What do I Need to Know about PPC?


Published Oct 23, 2020, 1:35 PM
Approx. read time 5 mins

PPC (Pay Per Click) Marketing is when you pay a platform to have your ad shown on it. This could be Google Ads, Facebook Advertising or even Bing Ads.

Have you ever been scrolling through Google and found that some of the results have a little Ad symbol next to them? Congratulations, you've discovered someone using PPC to market their business.


How do I know if PPC is right for my business?

A lot of the time, this will come down to what your business can afford to do in terms of its advertising. If your campaign isn't managed correctly, or if you only have a small budget to use, you may find that you're not getting the results you would be expecting.

The main reason to use PPC is to target specific keywords that are related to your business. For example, you might want to target shoppers who are looking for "new red shoes" or an "emergency plumber". These are the types of things that advertisers using Google Ads are trying to compete for. It's for when you want your business to be seen when people are actively searching for things that you do.

What are the benefits?

As Google Ads is the most common platform for this, let's concentrate there.

  • You can use a keyword planner that helps you find keywords related to your business.
  • You have full control over every aspect of your Ads from the headlines and body text to the displayed URL and any optional extras such as sitelinks (the links that appear under Ads that link to other pages on the site)
  • Your budget is set on a daily basis rather than monthly, so you're always in control of the money being used day-by-day for your campaign to keep running.
  • Your Ads can be displayed on any device capable of connecting to the internet (PC's, laptops, phones, tablets and even TV's)
  • Every metric you could possibly ask for can be tracked. Whether you want to know how many people clicked on your Ad on a certain day or how many people converted through your call to action since you set up the campaign (and many more besides these)
  • You can test, tweak and restart your Ads whenever you want to try something new with them. If you're scrolling through your phone at 1am and find that there's something you don't like about your Ad, you can change it there and then.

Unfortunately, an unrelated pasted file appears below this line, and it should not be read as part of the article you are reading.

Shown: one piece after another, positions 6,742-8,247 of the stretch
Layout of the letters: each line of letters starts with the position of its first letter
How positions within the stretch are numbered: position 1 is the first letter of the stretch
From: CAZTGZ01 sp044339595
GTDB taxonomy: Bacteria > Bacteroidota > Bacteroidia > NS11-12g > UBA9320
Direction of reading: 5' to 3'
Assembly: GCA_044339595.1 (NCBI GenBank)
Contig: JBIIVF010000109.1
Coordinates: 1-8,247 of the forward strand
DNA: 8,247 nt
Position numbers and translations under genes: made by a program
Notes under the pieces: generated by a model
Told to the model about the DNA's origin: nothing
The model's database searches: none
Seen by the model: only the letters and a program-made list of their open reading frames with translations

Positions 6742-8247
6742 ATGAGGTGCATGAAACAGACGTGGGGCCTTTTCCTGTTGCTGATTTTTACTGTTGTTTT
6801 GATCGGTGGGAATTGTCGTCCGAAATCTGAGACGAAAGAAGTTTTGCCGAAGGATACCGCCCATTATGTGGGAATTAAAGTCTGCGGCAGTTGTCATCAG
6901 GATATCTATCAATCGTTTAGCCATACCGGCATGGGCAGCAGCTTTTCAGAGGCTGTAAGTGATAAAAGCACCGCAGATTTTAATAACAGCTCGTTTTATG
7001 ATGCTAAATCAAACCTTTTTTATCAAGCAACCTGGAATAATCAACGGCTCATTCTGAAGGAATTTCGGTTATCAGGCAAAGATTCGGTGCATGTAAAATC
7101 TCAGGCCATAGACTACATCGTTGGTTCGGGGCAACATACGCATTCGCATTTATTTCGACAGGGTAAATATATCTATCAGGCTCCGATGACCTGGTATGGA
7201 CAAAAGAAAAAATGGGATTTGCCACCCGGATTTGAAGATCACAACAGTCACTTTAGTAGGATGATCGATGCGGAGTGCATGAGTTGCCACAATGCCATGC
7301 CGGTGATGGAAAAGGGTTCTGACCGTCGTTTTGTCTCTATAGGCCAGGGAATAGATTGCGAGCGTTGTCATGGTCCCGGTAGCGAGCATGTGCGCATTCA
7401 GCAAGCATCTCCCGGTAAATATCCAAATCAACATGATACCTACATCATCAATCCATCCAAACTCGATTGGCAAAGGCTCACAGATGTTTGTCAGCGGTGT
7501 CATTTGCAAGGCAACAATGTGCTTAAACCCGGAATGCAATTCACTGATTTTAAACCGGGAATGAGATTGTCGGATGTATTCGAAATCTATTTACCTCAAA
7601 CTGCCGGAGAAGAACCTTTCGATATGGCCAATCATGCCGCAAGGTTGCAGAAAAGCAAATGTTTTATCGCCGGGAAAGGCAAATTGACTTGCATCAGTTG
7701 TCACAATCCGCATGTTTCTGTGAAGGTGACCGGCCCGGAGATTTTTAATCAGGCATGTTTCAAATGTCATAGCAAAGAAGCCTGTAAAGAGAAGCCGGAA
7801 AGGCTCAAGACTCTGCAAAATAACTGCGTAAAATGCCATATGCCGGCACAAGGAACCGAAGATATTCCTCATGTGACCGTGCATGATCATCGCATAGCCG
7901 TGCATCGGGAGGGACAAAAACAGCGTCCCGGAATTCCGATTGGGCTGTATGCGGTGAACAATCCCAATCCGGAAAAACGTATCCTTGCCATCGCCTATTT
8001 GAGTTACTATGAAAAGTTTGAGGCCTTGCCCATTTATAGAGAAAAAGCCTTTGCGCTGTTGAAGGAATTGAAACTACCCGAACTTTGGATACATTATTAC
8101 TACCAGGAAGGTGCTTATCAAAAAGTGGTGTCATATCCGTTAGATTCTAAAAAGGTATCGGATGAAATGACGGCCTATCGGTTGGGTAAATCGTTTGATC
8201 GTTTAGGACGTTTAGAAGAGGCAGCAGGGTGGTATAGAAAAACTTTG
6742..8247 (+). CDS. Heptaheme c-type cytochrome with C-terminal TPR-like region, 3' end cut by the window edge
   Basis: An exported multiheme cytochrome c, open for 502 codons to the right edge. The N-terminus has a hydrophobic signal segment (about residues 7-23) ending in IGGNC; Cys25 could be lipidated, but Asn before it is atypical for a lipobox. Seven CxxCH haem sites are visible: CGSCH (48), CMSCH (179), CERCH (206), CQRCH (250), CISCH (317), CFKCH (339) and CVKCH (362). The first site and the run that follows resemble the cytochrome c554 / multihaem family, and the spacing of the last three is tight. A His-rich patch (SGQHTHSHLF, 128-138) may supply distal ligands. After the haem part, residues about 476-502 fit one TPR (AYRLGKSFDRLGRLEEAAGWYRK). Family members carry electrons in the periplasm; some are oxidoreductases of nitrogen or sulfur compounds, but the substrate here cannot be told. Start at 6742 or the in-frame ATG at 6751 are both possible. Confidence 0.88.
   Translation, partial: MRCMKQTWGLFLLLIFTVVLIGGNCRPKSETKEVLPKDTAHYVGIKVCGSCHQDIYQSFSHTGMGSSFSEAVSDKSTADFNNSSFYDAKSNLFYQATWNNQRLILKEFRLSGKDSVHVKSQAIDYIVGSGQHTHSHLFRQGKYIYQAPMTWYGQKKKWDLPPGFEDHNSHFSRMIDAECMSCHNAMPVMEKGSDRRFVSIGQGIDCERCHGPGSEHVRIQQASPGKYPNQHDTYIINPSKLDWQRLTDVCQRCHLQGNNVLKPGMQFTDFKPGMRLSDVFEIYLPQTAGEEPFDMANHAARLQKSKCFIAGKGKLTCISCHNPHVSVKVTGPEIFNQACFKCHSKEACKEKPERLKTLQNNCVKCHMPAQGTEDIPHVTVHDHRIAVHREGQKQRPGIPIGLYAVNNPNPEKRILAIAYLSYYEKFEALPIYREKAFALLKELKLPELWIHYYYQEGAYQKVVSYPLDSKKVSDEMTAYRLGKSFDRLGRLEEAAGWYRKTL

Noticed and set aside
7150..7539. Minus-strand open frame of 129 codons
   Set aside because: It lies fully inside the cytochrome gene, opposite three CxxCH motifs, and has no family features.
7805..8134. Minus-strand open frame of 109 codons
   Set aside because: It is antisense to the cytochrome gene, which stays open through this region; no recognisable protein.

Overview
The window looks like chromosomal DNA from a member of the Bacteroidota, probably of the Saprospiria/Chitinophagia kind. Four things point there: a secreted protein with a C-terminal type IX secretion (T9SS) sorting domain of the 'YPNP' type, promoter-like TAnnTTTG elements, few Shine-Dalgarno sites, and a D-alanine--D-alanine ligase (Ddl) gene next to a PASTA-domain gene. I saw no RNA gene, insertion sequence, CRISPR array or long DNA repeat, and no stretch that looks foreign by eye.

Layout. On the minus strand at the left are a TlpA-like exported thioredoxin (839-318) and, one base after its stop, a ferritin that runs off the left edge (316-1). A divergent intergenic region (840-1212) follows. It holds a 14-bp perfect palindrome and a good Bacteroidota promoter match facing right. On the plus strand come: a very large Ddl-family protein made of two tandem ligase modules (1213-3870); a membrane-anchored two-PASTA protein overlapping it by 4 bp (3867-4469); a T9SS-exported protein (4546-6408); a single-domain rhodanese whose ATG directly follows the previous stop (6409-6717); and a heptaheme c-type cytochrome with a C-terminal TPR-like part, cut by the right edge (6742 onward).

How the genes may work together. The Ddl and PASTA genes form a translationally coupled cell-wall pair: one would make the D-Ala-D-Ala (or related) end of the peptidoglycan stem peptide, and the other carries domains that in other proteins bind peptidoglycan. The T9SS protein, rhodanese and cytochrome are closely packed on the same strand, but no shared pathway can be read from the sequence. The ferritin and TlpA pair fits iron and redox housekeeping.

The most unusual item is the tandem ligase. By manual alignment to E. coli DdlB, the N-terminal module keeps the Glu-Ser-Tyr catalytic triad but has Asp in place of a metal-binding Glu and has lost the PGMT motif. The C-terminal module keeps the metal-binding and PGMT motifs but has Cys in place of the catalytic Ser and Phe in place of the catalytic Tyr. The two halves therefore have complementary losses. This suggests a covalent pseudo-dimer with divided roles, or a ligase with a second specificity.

Illustration of charts on a computer

That's all well and good, but how do I use it?

This is where it can get a little complex.

You start off by creating your campaigns and AdGroups (wait, AdGroups? AdGroups are a group of related terms which can help make sure the right Ad is being shown for the right thing. For example, you wouldn't have a "fridges" AdGroup and have terms and Ads related to "microwaves" in there). Once these are in place you can move on to the interesting things.

Within your AdGroups you find your Keywords and your actual Ads. Your Keywords are the phrases someone can use to make your Ad appear on Google, for example, "new red shoes" or "new black fridge" you don't have to worry too much about being specific as Google will still show your Ads to people who have misspelt the search terms.

When it comes to creating your Ads, think about the main selling point of your items. This is likely what you'll have as your headlines. There are rules to these though, which are mainly no shouting and no trademarks. What does this mean exactly? No headlines such as "Cheap Smeg washing machines" or "50% OFF FIRST PURCHASE!!!". However, "50% off your first purchase" is perfectly fine.

Once your Ads and Keywords are set up it's time to think about your Extensions (no, not hair extensions). Remember the SiteLinks I said about earlier? that's one type of extension that Google offers. But there are loads of different types. Have a look and try out a few things to see what works for you.

This is all sounding too complex for me

That's perfectly fine. That's why businesses like you pay businesses like us to do this kind of thing for you and get the results and return you deserve. We have been trained by Google to provide these services, so what sounds like Dutch to you, makes perfect sense to us. This post has covered enough of the basics for you to get going on your own, but it'll take another post of the same length just to explain how to bid on keywords and the different types of bids you can enter (hmm, that gives me an idea for my next post).

So if your head is fried, worry not, we're here to help you every step of the way!